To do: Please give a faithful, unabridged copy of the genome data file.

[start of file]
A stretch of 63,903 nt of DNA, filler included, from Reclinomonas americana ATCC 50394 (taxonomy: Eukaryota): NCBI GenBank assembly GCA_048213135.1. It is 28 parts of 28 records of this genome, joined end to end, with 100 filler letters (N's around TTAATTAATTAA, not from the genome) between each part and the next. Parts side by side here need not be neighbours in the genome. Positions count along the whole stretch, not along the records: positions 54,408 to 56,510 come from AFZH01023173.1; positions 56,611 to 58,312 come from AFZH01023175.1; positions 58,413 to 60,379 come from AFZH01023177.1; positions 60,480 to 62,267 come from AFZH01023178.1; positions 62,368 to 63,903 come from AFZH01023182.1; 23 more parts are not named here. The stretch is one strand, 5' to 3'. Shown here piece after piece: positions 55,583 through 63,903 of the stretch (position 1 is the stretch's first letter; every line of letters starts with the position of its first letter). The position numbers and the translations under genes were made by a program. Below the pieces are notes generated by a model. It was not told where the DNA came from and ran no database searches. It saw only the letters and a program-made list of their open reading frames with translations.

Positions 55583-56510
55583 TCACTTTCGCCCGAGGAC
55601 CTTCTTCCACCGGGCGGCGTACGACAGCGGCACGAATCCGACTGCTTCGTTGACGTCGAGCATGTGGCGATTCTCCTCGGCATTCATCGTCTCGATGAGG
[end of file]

A stretch of 63,903 nt of DNA, filler included, from Reclinomonas americana ATCC 50394 (taxonomy: Eukaryota): NCBI GenBank assembly GCA_048213135.1. It is 28 parts of 28 records of this genome, joined end to end, with 100 filler letters (N's around TTAATTAATTAA, not from the genome) between each part and the next. Parts side by side here need not be neighbours in the genome. Positions count along the whole stretch, not along the records: positions 54,408 to 56,510 come from AFZH01023173.1; positions 56,611 to 58,312 come from AFZH01023175.1; positions 58,413 to 60,379 come from AFZH01023177.1; positions 60,480 to 62,267 come from AFZH01023178.1; positions 62,368 to 63,903 come from AFZH01023182.1; 23 more parts are not named here. The stretch is one strand, 5' to 3'. Shown here piece after piece: positions 55,583 through 63,903 of the stretch (position 1 is the stretch's first letter; every line of letters starts with the position of its first letter). The position numbers and the translations under genes were made by a program. Below the pieces are notes generated by a model. It was not told where the DNA came from and ran no database searches. It saw only the letters and a program-made list of their open reading frames with translations.

Positions 55583-56510
55583 TCACTTTCGCCCGAGGAC
55601 CTTCTTCCACCGGGCGGCGTACGACAGCGGCACGAATCCGACTGCTTCGTTGACGTCGAGCATGTGGCGATTCTCCTCGGCATTCATCGTCTCGATGAGG